Spending on adult social care dropped 8% in real-terms under the coalition government, official figures reveal.
A total of £17.2bn was spent on adult social care on 2014-15, the health and social care information centre data shows. This marks a reduction of 1 per cent in real terms from the previous year and an 8 per cent drop from 2009-10, the year before the coalition entered government.
The figures include local authority spending and the income councils received from people that self-fund their social care. They also include funding transfers from the NHS to boost social care budgets. The amount of health service cash transferred to social care rose from £620m in 2011-12 to £1.1bn in 2014-15.
The figures mark the latest evidence of the financial pressure on adult social care that has prompted directors to warn that the system is unsustainable and left providers fearing that some services could collapse.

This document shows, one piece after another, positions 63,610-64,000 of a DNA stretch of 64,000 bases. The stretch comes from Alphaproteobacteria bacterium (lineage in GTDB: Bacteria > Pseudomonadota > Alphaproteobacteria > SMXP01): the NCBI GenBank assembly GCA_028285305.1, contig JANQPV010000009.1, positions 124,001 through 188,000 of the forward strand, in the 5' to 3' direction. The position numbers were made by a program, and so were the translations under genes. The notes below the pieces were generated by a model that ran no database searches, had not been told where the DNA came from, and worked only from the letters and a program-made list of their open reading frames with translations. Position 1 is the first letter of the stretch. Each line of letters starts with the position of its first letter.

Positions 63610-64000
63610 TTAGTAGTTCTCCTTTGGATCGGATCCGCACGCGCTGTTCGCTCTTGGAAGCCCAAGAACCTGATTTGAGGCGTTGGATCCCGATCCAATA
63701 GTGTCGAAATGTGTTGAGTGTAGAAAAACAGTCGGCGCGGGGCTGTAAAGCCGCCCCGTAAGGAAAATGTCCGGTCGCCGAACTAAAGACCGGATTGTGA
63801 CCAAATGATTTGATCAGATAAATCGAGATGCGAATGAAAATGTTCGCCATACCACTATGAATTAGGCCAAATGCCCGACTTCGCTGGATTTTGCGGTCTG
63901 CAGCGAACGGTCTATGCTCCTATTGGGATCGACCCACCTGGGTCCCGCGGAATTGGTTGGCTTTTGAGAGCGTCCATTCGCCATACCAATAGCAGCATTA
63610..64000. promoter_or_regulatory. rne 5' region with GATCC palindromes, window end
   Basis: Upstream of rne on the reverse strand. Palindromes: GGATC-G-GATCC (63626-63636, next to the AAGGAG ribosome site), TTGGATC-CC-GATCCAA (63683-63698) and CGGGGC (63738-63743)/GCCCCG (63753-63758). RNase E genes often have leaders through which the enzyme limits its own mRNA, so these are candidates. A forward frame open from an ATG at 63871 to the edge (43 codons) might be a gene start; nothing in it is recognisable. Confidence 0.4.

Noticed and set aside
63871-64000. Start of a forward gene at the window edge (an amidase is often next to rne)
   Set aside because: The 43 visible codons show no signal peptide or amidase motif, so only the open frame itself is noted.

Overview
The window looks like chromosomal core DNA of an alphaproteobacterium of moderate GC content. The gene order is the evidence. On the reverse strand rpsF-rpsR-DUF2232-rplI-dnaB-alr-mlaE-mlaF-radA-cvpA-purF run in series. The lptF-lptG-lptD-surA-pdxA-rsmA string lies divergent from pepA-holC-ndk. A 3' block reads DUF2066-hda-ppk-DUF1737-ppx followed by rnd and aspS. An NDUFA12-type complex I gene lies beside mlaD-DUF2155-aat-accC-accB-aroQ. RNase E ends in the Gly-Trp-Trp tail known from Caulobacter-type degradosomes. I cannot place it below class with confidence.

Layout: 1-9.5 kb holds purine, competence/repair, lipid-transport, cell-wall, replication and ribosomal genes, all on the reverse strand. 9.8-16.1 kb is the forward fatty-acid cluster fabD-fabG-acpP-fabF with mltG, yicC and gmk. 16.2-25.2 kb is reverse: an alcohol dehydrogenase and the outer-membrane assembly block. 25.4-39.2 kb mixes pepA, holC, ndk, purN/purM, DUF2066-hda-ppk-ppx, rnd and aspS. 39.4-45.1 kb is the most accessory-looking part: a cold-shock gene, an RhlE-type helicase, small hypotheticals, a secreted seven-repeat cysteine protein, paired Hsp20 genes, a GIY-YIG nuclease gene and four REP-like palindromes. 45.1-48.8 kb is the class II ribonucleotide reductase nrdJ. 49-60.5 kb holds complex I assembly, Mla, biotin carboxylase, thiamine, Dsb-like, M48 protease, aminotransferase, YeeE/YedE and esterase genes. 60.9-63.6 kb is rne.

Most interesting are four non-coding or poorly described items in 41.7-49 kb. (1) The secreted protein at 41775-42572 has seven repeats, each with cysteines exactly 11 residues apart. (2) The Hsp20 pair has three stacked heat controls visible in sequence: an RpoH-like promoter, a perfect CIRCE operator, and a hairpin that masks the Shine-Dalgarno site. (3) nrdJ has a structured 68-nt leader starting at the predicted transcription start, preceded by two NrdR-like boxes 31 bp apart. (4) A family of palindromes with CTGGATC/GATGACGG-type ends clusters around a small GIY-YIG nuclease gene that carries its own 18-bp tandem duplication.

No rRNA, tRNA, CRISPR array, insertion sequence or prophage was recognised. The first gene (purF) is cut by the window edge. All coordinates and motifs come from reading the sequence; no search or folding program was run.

Research by the Association of Directors of Adult Social Services (ADASS) found that a £4.6bn social care funding gap opened up between 2010 and 2015. ADASS’s estimate is based on:
- A £1.6bn reduction in local authority social care budgets;
- The need for councils to save an additional £1.75bn to ensure services can meet demographic pressures and;
- An extra £1.25bn in costs incurred through price inflation.
Local authority leaders have appealed to the Conservative government to address the funding shortfall. The government will set out its spending priorities in the Autumn spending review.